The Society of Editors has welcomed the withdrawal of a number of ‘chilling’ amendments to the Data Protection Bill after senior peers spoke up in defence of press freedom this week.
The amendments, which would have made it harder for journalists to expose wrongdoing by criminals and corrupt politicians, were withdrawn after widespread criticism by a number of peers.
Ian Murray, Executive Director of the Society of Editors described the amendments as repressive and said that they would have a devastating effect on the public’s right to know.
He said: “The amendments, tabled and later withdrawn by Baroness Hollins, would have a chilling effect on investigative journalism and would provide a field day for those that wish to keep unfavourable information out of the public eye.”
Hollins had had put forward a series of amendments to the Bill that would have restricted the special freedoms journalists currently have in processing personal information provided they can satisfy certain criteria, such as a reasonable belief publication would be in the public interest.
During the debate Lords spoke out against other proposals which would dramatically increase the power of the Information Commissioner to interfere in the journalistic process and force newspapers to join the Press Recognition Panel-recognised regulator IMPRESS in order to qualify journalistic exemptions from the data protection.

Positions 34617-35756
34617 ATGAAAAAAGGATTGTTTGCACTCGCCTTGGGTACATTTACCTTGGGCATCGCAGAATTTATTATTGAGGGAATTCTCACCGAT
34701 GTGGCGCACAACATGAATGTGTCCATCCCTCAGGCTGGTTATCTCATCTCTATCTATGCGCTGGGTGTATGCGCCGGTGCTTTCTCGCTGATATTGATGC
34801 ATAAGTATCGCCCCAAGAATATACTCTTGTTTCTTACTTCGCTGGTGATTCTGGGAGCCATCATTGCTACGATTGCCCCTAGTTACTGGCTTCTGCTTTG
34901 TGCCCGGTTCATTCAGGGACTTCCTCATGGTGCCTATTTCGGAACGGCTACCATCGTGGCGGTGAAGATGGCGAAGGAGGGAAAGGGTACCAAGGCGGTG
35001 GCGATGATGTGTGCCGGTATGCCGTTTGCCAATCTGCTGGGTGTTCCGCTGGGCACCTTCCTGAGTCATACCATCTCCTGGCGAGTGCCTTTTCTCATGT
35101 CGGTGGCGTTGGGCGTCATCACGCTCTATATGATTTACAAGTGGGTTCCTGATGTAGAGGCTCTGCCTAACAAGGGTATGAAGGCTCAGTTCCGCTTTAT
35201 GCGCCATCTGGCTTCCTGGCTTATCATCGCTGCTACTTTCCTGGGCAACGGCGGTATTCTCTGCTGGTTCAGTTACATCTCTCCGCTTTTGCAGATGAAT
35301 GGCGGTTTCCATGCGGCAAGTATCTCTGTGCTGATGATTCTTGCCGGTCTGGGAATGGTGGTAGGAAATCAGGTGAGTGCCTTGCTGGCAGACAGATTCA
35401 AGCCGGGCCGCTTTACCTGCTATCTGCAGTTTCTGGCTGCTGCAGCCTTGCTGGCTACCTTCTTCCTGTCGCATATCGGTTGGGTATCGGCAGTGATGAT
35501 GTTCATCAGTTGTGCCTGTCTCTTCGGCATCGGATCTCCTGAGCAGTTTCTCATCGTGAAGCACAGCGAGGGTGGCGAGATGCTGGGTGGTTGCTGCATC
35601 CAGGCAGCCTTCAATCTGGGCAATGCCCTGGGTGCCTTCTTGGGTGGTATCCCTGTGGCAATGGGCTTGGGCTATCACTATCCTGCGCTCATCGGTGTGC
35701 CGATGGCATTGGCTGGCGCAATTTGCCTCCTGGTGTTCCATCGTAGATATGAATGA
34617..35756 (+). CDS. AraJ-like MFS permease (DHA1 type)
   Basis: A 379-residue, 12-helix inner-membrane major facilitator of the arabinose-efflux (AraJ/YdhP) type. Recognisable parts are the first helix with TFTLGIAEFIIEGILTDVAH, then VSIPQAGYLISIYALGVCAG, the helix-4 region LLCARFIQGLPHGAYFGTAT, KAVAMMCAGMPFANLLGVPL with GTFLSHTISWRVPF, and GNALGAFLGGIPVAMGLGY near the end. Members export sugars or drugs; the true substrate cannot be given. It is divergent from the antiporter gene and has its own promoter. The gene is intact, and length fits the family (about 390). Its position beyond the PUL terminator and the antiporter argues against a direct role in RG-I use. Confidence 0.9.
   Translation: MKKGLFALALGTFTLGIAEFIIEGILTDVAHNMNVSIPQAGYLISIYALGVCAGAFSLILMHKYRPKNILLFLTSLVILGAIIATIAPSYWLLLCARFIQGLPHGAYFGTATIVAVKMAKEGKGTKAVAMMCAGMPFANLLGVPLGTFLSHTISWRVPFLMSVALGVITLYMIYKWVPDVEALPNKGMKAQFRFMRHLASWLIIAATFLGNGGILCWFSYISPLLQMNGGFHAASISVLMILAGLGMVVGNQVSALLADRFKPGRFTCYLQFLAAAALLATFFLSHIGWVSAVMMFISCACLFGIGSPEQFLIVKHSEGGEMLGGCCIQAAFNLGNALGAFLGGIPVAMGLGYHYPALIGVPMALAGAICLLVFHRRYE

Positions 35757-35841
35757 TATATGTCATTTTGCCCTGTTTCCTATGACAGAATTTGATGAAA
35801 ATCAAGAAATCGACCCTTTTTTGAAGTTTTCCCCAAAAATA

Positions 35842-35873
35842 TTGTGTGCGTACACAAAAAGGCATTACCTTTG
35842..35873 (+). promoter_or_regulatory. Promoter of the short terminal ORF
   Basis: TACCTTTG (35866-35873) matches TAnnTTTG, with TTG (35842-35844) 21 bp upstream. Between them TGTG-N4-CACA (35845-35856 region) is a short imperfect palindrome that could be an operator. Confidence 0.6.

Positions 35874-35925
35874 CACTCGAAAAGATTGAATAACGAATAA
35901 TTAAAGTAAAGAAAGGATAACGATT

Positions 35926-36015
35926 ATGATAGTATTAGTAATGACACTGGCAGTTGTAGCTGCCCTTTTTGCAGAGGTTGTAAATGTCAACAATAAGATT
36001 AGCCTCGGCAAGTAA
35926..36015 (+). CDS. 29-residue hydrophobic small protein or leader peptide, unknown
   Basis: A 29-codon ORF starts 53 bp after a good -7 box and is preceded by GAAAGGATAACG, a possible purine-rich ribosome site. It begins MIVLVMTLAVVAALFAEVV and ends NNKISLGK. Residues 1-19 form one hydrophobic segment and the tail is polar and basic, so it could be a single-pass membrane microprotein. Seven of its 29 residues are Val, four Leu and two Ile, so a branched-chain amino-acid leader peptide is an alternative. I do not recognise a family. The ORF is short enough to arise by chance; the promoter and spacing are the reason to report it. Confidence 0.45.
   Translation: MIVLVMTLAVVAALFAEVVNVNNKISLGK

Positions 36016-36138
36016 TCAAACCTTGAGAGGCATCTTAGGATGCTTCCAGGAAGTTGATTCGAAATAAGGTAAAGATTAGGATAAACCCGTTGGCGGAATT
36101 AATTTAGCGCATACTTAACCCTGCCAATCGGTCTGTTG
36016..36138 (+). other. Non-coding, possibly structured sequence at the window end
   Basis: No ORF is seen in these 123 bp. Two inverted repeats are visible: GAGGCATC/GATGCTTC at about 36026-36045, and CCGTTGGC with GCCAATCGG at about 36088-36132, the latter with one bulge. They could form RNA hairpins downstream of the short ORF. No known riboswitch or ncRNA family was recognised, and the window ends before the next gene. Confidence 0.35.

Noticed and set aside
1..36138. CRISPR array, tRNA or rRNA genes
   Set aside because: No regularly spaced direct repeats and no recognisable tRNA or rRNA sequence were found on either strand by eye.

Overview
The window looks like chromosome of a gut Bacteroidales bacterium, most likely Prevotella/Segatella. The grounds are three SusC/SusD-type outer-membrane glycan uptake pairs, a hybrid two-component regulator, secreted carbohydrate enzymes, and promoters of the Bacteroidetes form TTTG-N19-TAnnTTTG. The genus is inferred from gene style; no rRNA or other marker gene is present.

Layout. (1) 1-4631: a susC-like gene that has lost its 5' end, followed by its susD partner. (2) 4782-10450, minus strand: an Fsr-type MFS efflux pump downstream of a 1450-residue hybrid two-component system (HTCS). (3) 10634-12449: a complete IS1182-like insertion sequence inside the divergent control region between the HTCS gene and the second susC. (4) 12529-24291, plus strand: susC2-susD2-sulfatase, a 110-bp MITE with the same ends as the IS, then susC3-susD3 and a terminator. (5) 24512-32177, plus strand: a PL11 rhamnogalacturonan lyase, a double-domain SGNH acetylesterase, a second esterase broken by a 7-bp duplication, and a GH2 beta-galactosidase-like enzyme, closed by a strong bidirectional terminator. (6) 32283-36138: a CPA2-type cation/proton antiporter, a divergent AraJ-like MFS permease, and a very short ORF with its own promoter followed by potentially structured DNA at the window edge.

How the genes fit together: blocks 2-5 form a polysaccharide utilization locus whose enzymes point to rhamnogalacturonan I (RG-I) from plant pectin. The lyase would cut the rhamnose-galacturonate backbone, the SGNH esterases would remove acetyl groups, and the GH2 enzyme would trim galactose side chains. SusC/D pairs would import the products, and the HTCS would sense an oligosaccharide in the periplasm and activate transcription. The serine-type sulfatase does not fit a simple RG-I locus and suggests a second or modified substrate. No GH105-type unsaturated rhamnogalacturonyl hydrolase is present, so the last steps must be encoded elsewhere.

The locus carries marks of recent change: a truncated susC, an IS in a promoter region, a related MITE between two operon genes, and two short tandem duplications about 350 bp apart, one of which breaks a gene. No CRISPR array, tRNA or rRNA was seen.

Speaking of the amendments, Mr Murray added: “The repressive amendments would not only allow the subjects of legitimate investigation to attempt to obstruct journalistic publication, they would stifle important investigative journalism and restrict the press from exposing wrongdoing and impropriety. It is essential that the ability of journalists to do their job and hold power to account is safeguarded.”
The amendments attacking the press were withdrawn although further amendments are likely to be debated in January.
Lord Stevenson of Balmacara, Labour spokesman, said: “I have an amendment, Amendment 165, to be taken on Wednesday 10 January—buy your tickets now—which will rehash a lot of our discussion today. It is focused on running a proper inquiry into what needs to happen now to deal maturely with the issues which the press does not wish to be regulated.”
Read more on the debate via the News Media Association here.